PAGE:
Joseph M. Airhart Jr. | Star #20931

Death Classification: Line of Duty Death

Agency: Chicago Police Department

Served: 25 years, 11 months, 6 days

Unit of Assignment / Detail: Bureau of Investigative Services - Detective Division (DD): Unit 620 - Area 2 Detectives

District of Incident (Present Day): 001 - Central

Location of Occurrence: 1307 South Wabash Avenue

Cause of Death: Gunfire - Enemy

Age at Time of Death: 53


Date of Birth: 21 Oct 1955

Date of Appointment: 1982

Date of Incident: 28 Aug 2001

End of Watch: 04 Nov 2008

Date of Interment: 11 May 1834


Interment Details

 Cemetery: Beverly Cemetery - Blue Island, Illinois
 Grave Location: Unknown
 Interment Disposition: Burial


Memorial Details

Superintendent’s Honored Star Case: Panel # D-9

Gold Star Families Memorial Wall: Panel # 21

Illinois Police Officers Memorial Wall: Panel # 5, Line 13

National Law Enforcement Officers Memorial Wall: Panel # 44-E: 26

Officer Down Memorial Page: Listed



 Military Service: Unknown


Incident & Biographic Details

Detective Joseph M. Airhart, Jr., Star #20931, aged 53 years, was a 19 year, 11 month, 6 day veteran of the Chicago Police Department, assigned to the Bureau of Investigative Services – Detective Division: Unit 620 – Area 2 Detectives, detailed to the Bureau of Investigative Services – Detective Division: Unit 606 – Central Investigations Detail.

On August 28, 2001, at 10:05 a.m., Task Force Officer Detective Airhart, member of the FBI Bank Robbery Task Force, was leading a joint party of Chicago Police Officers and FBI agents into a South Loop apartment. Located at 1307 South Wabash Avenue they were there to arrest Daniel E. Salley, age 41, a former tax preparer turned bank robber, the prime suspect in two successive armed robberies of a South Side bank.

The incident occurred in apartment #301. Detective Airhart attempted to gain entry through a ruse. He knocked on Salley’s door and said he was a neighbor from apartment #307 and that some of Salley’s mail had been delivered to him. Salley said he did not want it and to throw it out, then the apartment door opened and Detective Airhart waived his hand signaling the other agents to approach. Salley, saw what was going on and attempted to shut the door but Detective Airhart pressed his shoulder to the door forcing his way in. As the team entered Salley’s apartment he fled into the apartment’s back room and opened fire, striking Detective Airhart. Salley shot Airhart in the head, shattering the left side of his skull and penetrating his brain. For the next two hours, Salley held hostage and used Airhart as leverage with law enforcement, denying him crucial medical aid. In the exchange of gunfire Salley was shot six times, four times in the left leg and two times in the chest. Salley eventually surrendered, was taken into custody and transported to Cook County Hospital by CFD Ambulance #41. During the ride to the hospital, Salley admitted to Detective John Pellegrini, beat 5438, that he shot Detective Airhart because he knew he was a police officer. He also stated that he was interfering with his “bank robbing business.“ Detective Airhart was rushed to Northwestern Memorial Hospital by CFD Ambulance #28.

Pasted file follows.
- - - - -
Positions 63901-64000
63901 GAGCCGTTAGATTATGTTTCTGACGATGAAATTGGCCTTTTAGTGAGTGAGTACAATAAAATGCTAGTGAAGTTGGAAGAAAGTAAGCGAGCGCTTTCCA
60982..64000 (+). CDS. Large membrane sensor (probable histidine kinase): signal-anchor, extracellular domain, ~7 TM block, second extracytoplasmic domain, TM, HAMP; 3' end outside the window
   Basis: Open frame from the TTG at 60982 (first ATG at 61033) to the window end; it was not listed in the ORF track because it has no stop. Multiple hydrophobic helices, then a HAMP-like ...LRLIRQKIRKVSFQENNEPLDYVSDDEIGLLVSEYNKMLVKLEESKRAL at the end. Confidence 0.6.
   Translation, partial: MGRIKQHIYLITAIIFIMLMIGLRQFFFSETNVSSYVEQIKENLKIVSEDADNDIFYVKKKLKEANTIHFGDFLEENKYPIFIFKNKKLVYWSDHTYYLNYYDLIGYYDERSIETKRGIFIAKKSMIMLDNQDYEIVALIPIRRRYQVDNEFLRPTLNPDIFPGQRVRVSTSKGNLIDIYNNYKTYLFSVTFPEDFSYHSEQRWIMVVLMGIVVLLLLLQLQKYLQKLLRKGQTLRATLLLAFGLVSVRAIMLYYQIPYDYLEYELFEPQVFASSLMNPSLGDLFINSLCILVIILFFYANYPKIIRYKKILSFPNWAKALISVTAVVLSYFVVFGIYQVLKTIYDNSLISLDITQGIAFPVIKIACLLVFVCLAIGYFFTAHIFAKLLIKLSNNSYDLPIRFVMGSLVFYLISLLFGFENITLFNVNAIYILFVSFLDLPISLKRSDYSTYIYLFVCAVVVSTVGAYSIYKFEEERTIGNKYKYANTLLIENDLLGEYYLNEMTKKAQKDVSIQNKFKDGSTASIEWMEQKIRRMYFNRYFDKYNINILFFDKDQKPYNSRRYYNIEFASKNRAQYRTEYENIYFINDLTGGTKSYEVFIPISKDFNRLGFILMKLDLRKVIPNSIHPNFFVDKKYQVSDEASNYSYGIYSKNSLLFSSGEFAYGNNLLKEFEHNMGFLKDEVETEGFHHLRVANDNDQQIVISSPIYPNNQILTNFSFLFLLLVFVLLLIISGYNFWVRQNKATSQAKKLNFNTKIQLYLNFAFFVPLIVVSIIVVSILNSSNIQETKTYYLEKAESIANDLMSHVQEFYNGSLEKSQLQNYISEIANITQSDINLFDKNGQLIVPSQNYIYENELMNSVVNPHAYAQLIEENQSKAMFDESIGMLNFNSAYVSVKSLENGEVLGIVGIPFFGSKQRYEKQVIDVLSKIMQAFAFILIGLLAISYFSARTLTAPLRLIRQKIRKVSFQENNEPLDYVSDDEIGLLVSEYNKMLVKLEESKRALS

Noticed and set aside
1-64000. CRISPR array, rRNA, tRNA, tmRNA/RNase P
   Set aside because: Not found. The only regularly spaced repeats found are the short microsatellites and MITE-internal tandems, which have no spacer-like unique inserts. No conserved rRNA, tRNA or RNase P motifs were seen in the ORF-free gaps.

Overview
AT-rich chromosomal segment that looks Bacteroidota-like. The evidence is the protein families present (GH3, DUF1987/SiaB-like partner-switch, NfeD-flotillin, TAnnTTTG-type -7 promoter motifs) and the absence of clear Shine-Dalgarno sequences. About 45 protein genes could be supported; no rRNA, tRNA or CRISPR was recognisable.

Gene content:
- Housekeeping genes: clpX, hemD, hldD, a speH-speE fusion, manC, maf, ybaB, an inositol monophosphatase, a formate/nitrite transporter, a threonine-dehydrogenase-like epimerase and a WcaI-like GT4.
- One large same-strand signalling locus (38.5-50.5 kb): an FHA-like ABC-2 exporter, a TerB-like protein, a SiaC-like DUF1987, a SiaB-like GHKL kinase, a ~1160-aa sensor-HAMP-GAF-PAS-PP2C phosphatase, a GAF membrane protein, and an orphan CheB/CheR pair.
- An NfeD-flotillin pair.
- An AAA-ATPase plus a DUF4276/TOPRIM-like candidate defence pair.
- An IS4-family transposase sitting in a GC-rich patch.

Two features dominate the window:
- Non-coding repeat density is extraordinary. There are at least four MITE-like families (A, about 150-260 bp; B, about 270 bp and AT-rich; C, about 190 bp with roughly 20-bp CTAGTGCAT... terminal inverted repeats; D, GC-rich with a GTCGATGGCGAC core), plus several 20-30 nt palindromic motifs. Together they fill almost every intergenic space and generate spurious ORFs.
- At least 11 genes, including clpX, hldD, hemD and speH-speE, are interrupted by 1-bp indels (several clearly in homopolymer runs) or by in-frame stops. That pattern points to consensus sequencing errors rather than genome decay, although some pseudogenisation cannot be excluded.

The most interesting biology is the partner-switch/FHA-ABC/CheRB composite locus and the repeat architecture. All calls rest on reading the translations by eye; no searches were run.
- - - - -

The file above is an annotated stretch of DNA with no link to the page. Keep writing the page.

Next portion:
Detective Airhart remained in a coma for two months, but never fully recovered. He was unable to speak, walk or swallow food as a result of injuries he sustained seven years earlier. Airhart’s eventual death was caused by bronchopneumonia, which was linked to the bullet wound he sustained in the shooting. He succumbed to his wounds at 1:00 p.m. on November 4, 2008.

Prior to Detective Airhart’s death, the suspect, Daniel Salley, had been sentenced to life in prison plus 132 years on 14 other counts, including the attempted murder of Detective Airhart. A judge declared him incompetent to stand trial in 2003, but medical experts eventually ruled Salley was fit. Disdaining three court appointed attorneys, Salley represented himself as he had done throughout almost 5 years of legal proceedings. Attorney Richard Kling was allowed to act as his standby attorney, though the two did not consult, and Kling rarely spoke. He admitted the bank robberies, but said he didn’t consider them criminal acts. Salley was eventually found guilty and sentenced to life in prison.

Detective Airhart was waked at Cage Memorial Chapel located at 7651 South Jeffery Boulevard. His funeral mass was held at Rockefeller Memorial Chapel located at 5850 South Woodlawn Avenue. He was laid to rest on November 10, 2008 in Beverly Cemetery, 12000 South Kedzie Avenue, Blue Island, Illinois.

Detective Joseph M. Airhart, Jr., born October 21, 1955, received his Probationary Appointment to the Chicago Police Department on November 29, 1982 and was issued Star #6460. On December 4, 1998, he was promoted to Detective and issued Star #20931. He earned 1 Superintendent’s Award of Valor, 1 Hundred Club of Cook County Medal of Valor, 1 Police Blue Star Award, 2 Unit Meritorious Performance Awards, 12 Department Commendations, 83 Honorable Mentions, The 2008 Hero Award, 1 State Crime Commission Officer of the Year Award, 1 FBI Star, 1 FBI Medal of Valor and 8 Complimentary Letters during his career.

Detective Airhart was a member of the Fraternal Order of Police. He was survived by his daughter, Melissa; parents: Clemmie Faye (nee Surratt) and Joseph M.; siblings: Debra, Denise and Zeddie.

Incident Recorded Under Chicago Police Department RD #G514099 and HP665338.